The following two conditions should be simulated for the scale model experiment of room acoustics; (1) the sound absorption by air (medium condition), and (2) the sound absorption characteristics of the interior material (boundary condition). As for the condition (1), the sound absorption by air under normal room conditions can be approximately simulated by use of dry air on N_2 gas as the experimental medium gas in 1/10 scale model experiment. As for the condition (2), however, only a few data of the sound absorption coefficient of the absorbents for the model have been published hitherto, and in many cases, experiments have been carried out at the degree of simulation that only reflective and absorptive surfaces are distinguished. In this study, it has been examined to what an extent the simulation of the sound absorption characteristics of the interior material is possible in 1/10 scale model experiment. For that purpose, by reducing various kinds of sound absorption mechanisms (such as panel vibration, resonator, perforated panel, slit wall and porous material) to 1/10 scale, the reverberant sound absorption coefficient has been measured by use of the model reverberant room. As a result, it turned out that the simulation can be realised at fairly good accuracy over almost all kinds of absorbents. Fig. 1 shows the measurement system employed in this study. It is almost equal to the means for the full scale absorbents except that the frequency range is 10 times higher (800Hz〜40kHz). In these measurements, N_2 substitution method has been adopted to stabilize the sound absorption by experimental medium gas.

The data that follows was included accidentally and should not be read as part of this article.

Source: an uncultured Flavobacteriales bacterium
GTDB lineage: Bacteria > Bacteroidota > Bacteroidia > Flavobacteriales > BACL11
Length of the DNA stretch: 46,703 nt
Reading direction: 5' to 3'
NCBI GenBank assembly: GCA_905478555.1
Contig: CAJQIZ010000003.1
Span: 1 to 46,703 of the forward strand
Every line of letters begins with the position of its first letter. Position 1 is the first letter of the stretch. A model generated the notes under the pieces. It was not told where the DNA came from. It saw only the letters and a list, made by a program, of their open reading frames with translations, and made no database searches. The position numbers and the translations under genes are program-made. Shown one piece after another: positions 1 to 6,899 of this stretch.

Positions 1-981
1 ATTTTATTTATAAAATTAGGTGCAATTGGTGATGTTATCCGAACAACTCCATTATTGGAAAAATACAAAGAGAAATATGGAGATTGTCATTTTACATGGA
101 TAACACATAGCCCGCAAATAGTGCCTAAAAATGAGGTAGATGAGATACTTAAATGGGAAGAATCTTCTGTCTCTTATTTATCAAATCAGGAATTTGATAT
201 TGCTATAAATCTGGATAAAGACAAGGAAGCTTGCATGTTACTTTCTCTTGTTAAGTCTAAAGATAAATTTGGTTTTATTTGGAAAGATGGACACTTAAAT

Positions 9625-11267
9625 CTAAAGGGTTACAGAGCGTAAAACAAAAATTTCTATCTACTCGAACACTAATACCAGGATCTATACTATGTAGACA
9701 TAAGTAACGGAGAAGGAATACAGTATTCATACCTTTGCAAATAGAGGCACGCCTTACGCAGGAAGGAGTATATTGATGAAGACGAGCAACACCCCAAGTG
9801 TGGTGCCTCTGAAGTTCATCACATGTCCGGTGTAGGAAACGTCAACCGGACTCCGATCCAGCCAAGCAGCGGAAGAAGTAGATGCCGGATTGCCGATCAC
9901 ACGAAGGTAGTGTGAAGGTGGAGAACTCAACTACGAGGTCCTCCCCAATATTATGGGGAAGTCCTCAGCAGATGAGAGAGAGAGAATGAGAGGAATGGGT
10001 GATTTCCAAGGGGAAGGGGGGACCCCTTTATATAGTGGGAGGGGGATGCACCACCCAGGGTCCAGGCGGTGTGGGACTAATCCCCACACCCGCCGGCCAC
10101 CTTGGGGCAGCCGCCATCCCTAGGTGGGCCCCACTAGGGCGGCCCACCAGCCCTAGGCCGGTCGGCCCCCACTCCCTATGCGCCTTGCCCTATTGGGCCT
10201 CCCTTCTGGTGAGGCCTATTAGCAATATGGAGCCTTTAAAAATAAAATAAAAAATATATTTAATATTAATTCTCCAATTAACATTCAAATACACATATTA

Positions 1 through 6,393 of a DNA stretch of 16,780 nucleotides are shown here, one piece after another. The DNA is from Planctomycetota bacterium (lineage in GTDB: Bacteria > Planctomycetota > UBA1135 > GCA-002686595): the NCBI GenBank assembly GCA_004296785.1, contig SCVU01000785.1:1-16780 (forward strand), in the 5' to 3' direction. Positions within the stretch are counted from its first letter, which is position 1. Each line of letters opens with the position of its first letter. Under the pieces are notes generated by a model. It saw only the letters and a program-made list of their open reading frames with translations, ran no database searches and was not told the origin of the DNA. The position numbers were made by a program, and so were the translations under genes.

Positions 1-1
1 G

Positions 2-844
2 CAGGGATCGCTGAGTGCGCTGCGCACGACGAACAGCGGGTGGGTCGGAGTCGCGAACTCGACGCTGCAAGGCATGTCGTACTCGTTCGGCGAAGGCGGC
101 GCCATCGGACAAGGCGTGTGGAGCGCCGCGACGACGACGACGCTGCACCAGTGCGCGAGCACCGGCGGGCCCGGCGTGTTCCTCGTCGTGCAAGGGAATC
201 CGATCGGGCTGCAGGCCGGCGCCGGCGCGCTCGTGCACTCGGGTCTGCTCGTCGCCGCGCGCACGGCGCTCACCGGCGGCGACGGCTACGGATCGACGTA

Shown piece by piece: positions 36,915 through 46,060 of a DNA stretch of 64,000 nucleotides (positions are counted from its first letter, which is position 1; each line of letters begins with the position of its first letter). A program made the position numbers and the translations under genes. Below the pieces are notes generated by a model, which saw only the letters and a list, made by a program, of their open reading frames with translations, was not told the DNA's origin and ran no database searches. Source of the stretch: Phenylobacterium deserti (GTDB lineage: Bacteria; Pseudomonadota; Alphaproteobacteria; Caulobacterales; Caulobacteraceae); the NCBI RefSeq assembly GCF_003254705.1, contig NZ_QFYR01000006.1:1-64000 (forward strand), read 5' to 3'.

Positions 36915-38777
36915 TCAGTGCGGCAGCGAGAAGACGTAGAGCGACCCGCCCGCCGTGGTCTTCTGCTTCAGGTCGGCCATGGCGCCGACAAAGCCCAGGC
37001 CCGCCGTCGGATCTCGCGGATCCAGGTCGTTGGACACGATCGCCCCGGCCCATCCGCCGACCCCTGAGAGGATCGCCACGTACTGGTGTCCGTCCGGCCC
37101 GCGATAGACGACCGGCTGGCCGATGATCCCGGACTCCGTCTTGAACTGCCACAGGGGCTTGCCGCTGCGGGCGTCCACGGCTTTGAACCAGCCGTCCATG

According to the works of Barlow et al. on amorphous polymers in molecular weights ranging from 448 to 7. 13×10^4, the shifted curves of shear data follow the Lamb spectrum in transition region from glassy to flow state independently of chemical or molecular structure. Whereas our data on polyvinyl-i-butyl ethers (number average molecular weight M_n=2. 66×10^3 and 1. 2×10^6) and poly-i-butyl methacrylate (M_n=4. 72×10^3) show rather contradictorily that the shifted curves are represented by the Davidson-Cole spectrum which indicates broader distribution of relaxation times than that of the Lamb spectrum. Hence it would be of interest to make a measurment on a series of polybutenes of low molecular weight and a comparison with Barlow's data. The modified rotating plate method was used to determine precisely shear wave velocity at frequencies of 1, 3 and 5 MHz. A reflection method was used to measure the real part of the acoustic impedance in a frequency range from 8. 6 to 102 MHz. Three Kinds of polybutene, LV-50, HV-100 and HV-1900, offered by Furukawa Chemical Co. were used, whose characteristics are listed in Table 1. Viscosity was measured by Cannon-Fenske Viscometer. The real parts of shear impedance in various frequencies are plotted against temperature in Fig. 4. A secondary dispersion on primary dispersion is found in the samples of HV-100 and HV-1900 around the glass transition temperature T_g as shown in Figs. 4 and 5 ; its magnitude in HV-1900 is the highest. It is found that molecular weight dependence of limiting shear modulus G_∞ is similar to those of Barlow et al. As shown in Fig. 7, the differences between the values of G_∞ derived from Litovitz's and Lamb's method reaches 15% at the most. The shifted curves of LV-50, HV-100 and HV-1900 are shown in Figs. 8, 9 and 10, using G_∞ derived from Litovitz's method. The shifted curve of LV-50 agrees well with the theoretical curve derived from Lamb spectrum shown by the solid line in the whole frequency region, while those of HV-100 and HV-1900 deviate from the theory in the region of log ωτ_H>0. 5. The shifted curves of HV-100 and HV-1900 in a higher frequecy fit the Davidson-Cole spectrum shown by dotted lines. It is clear from Fig. 11 that the width of distribution which is expressed by the parameter β become broader as the molecular weight increases. Hirai and Eyring proposed that G_∞=RT/(V_0)exp(E_h/(RT)), where R is the gas constant, V_0=M_0/ρ the volume of monomer unit and E_h the energy necessary to create hole per mole. Value of E_h/(RT_g) for HV-1900 is found to be 4. 25 which is grater than the universal constant (3. 69±0. 12)